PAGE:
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Idea, Implementation, Interaction

System/360 pioneer Fred Brooks teaches design that still shapes computing

Fred Brooks
Fred Brooks, mainframe pioneer, teacher and author (Photography by Jerry Markatos)

Frederick Brooks is famous for pioneering mainframe computing as we know it. As leader of the System/360 and OS/360 projects at IBM in the 1960s, he coined the term “computer architecture,” introduced upward-downward compatibility within computer families and even committed IBM to the 8-bit byte, which supports the lowercase letters you’re reading now. But, as his peers noted in 1999 when granting him the prestigious A.M. Turing Award, Brooks’ legacy gained even greater significance with his decision to share his knowledge through teaching. He’s currently a Kenan professor of computer science at the University of North Carolina at Chapel Hill (UNC).

At heart, Brooks has always been a teacher. When one of his high school instructors in Durham, N.C., got sick, he took over the trigonometry and solid geometry course. “They didn’t have anyone on faculty who could do it,” Brooks says. As an undergraduate at Duke, Brooks tutored and taught summer school. Then, after earning his doctorate at Harvard under Howard Aiken, he went to work for IBM in New York.

While inventing parts of the IBM 7030 Stretch, then the world’s fastest supercomputer, Brooks was also teaching beginning computing and computer architecture at Vassar and Columbia. “Vassar was first thing in the morning three days a week, and Columbia was three hours on Wednesday nights,” Brooks says. “I was essentially making up new courses.” In fact, Brooks actively continued his own research and publishing to keep open the possibility of a full-time teaching career.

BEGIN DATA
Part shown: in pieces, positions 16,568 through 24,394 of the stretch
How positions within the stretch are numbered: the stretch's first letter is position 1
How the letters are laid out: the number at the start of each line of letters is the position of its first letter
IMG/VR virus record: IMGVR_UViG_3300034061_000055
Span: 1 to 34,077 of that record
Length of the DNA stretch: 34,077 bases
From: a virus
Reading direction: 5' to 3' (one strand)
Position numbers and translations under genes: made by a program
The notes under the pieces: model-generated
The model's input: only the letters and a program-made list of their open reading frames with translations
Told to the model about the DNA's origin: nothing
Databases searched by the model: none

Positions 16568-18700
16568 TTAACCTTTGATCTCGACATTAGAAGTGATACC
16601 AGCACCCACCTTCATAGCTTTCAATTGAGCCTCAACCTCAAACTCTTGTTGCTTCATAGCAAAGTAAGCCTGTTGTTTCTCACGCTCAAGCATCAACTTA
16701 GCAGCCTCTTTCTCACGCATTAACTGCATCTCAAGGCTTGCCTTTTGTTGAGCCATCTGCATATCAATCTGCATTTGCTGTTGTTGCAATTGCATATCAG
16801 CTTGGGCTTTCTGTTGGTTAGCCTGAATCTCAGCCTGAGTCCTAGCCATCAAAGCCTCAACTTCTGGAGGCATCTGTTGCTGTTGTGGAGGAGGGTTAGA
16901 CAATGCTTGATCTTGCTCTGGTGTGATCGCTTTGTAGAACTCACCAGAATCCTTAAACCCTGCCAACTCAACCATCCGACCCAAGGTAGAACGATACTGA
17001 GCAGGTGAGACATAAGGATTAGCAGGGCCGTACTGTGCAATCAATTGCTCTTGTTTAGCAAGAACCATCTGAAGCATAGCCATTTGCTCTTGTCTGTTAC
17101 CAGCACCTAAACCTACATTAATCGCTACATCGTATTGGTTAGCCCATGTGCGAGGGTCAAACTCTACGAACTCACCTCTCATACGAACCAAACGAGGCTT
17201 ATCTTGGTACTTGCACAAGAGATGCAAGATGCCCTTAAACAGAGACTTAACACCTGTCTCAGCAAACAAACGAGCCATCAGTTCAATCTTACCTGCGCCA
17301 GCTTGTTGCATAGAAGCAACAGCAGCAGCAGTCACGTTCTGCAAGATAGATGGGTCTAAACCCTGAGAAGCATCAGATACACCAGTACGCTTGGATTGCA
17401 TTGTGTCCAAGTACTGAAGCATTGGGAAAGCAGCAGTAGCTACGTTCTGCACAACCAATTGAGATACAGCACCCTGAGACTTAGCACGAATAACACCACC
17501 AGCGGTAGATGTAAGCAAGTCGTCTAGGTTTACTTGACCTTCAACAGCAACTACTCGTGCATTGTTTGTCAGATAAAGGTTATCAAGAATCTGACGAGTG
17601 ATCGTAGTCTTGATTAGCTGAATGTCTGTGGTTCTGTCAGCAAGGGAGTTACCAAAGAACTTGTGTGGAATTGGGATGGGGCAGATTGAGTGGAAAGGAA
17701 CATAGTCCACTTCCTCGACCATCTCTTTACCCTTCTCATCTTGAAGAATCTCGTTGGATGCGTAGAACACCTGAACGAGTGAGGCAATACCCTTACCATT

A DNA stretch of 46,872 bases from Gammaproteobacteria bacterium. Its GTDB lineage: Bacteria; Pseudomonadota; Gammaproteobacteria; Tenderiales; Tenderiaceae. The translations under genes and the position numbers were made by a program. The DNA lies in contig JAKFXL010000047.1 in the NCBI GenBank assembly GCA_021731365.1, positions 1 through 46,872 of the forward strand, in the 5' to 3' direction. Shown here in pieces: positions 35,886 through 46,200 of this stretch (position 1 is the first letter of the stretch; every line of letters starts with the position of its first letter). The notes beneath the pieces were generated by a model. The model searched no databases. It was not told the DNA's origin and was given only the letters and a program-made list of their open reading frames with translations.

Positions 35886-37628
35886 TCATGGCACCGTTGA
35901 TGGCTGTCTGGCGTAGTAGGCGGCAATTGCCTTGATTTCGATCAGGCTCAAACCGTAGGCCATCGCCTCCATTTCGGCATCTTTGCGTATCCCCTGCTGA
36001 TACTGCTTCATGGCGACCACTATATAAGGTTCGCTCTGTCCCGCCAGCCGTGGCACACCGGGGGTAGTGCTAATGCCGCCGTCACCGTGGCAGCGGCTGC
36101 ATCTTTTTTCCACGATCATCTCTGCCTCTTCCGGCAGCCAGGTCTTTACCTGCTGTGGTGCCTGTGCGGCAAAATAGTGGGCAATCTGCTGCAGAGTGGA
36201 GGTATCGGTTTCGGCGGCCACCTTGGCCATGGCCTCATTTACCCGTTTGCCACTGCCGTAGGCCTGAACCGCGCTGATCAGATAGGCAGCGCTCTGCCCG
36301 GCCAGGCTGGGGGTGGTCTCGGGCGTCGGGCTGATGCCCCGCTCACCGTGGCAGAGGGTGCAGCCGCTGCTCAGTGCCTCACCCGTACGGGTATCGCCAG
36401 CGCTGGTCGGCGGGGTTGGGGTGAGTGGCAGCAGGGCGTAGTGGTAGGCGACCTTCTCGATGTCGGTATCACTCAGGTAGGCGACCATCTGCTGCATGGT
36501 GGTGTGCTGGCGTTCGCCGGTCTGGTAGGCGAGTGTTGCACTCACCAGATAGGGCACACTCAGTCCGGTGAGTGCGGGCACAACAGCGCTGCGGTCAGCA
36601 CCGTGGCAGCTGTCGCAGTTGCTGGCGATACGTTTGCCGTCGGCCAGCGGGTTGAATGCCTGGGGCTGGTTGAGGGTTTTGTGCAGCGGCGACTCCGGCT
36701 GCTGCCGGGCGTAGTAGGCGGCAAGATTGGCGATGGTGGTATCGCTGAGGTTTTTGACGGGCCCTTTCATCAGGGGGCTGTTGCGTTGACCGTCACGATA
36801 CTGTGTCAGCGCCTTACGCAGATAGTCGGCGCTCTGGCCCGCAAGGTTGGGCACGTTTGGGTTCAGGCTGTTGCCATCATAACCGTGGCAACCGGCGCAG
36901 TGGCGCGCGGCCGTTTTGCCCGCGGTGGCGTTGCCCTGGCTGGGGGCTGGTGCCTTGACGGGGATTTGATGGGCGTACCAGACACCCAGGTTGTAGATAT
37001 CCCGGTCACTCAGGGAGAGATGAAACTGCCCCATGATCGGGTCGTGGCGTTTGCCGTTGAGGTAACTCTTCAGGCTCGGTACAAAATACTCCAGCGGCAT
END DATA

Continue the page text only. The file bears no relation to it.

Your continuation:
In 1964, when Brooks accepted an invitation to start the UNC’s computer-science department, it was only the second stand-alone program in the country that offered a doctorate degree. North Carolina lagged in computer use at the time, so Brooks was eager to start a graduate program that could train teachers for the state’s high schools and colleges. A stand-alone department was important to attract world-class faculty.

“Most computer science at that time was taught in math or electrical-engineering departments,” Brooks says. “So the research would be constrained by those host disciplines. We wanted to focus on what we considered most important without worrying about whether it was respectable mathematics or engineering.”

Analyzing failure has been the most important way to crystallize learning and teaching throughout his career, Brooks says. His books “The Mythical Man-Month” (1975) and “The Design of Design” (2010) are viewed as essential reading for computer engineers and are widely read outside of the field.

“It’s important to stop after a project and think about what lessons you’ve learned, and that isn’t done enough because the field moves so fast,” he says. “I’ve always enjoyed writing because it forces you to think through more concretely what you’ve done.”

Did he have any sense, at the time, of the importance of his endeavors? Certainly at IBM, Brooks says, the stakes were clear: IBM was betting the entire company on the 360 projects. “But I didn’t know it would have as widespread an effect on the world as it turned out to have.”

Questions at the edge of the computer-science field still drive Brooks’ research. He’s working on measuring the effectiveness of virtual environments, such as whether heart-rate changes correspond to similar real-world situations. As with the IBM 360 projects, Brooks can’t predict what lasting effects his work might have.

 

It’s important to stop after a project and think about what lessons you’ve learned, and that isn’t done enough because the field moves so fast.” —Fred Brooks

Sara Aase is a Minneapolis-based freelance writer.


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